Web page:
Thursday, February 05, 2004

Q: You Are an American?
A: No, I'm a Canadian. That's Like an American, Only Without a Gun

Keeping in mind that the author is Nedra Pickler of the AP--who wrote some viciously slanted anti-Dean stories during the Iowa caucus campaign--this story about Dean's coming last stand in Wisconsin contains a couple of interesting bits. One, that Wesley Clark considered dropping out of the race this week after winning only Oklahoma, but his wife talked him into staying at it "against the advice of some backers." What's interesting there is that Mrs. Clark's reluctance was reportedly one reason why Clark got into the race so late in the first place. Two, that "Dean suggested 'it'll be more of the same' if Kerry replaces Bush in the White House." More of the same what isn't clear, but it's hard to imagine Dean could possibly mean the same sort of wholesale destruction Bush has been responsible for. Whatever it means, let's hope Dean himself is not going to start pushing the Kerry = Bush tripe some of his disappointed supporters are engaging in.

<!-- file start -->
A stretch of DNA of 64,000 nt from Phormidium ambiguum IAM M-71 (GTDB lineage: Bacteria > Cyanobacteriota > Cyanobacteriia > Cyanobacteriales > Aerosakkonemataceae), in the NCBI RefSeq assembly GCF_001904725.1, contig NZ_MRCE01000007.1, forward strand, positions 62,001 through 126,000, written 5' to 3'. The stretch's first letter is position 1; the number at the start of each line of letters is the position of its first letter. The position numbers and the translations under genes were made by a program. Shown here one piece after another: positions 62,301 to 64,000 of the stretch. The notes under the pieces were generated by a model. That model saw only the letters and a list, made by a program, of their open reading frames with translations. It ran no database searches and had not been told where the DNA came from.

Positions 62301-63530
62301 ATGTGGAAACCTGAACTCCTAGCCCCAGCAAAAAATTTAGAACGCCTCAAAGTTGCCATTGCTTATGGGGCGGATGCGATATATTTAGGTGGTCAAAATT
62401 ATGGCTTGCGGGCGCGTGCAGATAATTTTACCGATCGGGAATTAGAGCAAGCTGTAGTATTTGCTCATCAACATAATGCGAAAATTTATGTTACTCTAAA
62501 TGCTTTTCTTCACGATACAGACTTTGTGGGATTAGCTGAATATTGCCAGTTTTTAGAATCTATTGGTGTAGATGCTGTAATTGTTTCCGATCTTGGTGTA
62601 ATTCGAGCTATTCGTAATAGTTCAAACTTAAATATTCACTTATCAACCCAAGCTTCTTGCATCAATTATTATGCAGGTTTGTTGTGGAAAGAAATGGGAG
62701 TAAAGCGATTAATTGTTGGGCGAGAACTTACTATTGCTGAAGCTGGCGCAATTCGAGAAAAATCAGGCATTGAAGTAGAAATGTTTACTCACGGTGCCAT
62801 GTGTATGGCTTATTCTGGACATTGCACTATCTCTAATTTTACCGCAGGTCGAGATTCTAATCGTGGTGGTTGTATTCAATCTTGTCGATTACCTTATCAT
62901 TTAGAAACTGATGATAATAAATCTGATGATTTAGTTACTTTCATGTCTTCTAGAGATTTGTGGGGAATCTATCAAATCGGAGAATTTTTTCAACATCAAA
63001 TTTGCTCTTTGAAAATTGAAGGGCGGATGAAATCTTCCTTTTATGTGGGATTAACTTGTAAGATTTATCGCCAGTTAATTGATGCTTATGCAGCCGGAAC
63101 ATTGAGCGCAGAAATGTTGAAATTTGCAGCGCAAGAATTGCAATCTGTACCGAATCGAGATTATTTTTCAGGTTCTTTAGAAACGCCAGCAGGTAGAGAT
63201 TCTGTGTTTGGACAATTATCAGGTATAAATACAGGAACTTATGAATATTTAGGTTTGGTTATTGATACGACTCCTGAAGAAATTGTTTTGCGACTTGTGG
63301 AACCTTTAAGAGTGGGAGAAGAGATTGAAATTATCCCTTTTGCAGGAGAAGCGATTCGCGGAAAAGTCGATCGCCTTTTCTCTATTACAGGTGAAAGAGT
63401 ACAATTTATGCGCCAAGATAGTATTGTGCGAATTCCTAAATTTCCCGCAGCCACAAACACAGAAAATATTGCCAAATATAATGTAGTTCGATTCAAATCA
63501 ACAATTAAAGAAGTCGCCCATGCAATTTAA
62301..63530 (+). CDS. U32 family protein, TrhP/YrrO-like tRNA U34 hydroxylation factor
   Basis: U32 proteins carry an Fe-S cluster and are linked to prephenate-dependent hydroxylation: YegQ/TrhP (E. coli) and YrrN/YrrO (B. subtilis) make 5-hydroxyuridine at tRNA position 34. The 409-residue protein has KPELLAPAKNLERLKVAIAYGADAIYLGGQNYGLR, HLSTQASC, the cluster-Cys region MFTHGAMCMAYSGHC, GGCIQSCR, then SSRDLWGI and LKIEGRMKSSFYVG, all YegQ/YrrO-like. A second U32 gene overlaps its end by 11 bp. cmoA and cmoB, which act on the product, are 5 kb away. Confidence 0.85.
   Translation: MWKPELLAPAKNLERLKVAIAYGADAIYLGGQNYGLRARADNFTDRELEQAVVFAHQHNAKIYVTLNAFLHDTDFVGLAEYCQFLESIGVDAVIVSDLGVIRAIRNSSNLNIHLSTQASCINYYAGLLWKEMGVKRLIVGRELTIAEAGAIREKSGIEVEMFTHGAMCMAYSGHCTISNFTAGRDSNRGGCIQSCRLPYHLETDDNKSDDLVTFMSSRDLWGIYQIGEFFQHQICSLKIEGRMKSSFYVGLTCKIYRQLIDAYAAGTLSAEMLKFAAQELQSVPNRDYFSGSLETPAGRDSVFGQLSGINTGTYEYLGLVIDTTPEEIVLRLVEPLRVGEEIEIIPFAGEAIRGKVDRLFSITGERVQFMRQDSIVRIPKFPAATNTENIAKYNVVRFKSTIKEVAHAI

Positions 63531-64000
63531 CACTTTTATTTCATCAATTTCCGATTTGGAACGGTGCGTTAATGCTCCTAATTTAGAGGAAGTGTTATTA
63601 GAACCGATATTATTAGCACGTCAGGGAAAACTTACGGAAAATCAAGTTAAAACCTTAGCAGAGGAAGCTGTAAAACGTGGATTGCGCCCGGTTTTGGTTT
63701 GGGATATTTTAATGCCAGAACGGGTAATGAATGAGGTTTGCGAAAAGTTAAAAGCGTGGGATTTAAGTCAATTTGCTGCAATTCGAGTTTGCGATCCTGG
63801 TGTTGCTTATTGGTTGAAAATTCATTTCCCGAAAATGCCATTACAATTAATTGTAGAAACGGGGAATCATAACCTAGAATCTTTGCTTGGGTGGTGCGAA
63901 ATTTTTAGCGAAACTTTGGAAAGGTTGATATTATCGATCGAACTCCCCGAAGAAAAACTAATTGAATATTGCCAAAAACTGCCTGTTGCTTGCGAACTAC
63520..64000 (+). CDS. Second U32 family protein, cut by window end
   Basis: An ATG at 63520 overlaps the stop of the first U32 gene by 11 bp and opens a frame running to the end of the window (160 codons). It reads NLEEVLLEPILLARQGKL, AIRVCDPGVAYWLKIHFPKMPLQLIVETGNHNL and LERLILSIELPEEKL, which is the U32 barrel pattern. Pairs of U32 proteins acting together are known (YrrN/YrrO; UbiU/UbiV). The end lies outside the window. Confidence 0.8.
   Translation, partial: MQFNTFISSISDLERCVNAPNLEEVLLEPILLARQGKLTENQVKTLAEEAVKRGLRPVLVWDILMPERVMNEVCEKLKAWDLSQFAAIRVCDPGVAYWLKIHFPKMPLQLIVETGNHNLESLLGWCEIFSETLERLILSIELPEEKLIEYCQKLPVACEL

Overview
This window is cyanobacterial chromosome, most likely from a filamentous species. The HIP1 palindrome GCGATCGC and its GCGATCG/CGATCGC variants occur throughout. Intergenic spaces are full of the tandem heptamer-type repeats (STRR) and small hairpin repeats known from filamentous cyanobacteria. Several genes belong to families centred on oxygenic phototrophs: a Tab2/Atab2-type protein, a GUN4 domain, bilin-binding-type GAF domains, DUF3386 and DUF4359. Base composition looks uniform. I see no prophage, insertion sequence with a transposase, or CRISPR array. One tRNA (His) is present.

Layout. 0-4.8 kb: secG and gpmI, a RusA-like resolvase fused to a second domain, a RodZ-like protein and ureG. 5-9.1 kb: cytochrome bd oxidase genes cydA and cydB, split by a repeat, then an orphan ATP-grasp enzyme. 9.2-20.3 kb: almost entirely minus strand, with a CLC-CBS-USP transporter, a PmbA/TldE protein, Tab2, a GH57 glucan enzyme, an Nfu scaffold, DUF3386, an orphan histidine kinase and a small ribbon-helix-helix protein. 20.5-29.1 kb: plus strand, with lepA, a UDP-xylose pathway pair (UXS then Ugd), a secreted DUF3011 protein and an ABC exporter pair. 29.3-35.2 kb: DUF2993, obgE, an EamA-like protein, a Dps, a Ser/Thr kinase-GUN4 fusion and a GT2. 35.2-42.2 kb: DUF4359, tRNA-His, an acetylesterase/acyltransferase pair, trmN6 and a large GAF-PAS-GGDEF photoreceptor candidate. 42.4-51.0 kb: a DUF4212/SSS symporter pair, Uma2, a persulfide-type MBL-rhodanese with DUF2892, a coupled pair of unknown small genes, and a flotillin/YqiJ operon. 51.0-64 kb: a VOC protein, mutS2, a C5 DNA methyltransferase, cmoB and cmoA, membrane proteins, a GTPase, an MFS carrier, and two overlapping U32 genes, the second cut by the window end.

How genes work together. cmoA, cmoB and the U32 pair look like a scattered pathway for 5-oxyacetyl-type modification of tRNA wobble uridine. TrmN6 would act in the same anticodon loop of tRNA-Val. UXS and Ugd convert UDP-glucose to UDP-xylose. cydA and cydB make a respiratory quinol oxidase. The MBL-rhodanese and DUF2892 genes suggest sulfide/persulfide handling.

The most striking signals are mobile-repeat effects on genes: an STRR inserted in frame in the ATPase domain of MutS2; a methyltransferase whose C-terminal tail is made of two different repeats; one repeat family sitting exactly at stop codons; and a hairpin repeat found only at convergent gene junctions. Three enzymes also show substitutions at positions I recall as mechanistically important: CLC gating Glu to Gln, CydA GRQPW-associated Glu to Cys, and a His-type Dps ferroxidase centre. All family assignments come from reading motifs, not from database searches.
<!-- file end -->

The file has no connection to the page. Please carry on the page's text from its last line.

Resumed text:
Recommended reading: From Canada's equivalent of Time magazine comes this wonderful cover. (The accompanying article is worthwhile, also.) Living on our border must be like sharing a bed with an elephant--no matter what you do, you will always know he's there, and he is always going to affect your comfort and impact your life. The Canadian viewpoint on the United States is especially worthwhile, I think, because we and they are so much alike, in terms of origin, geography, and culture, not to mention our long relationship as allies. But like European observers, Canadian observers have enough distance to pierce the fog that clouds Americans' thinking about our country. Their perspective on us is likely to be, in some ways, truer than our own.

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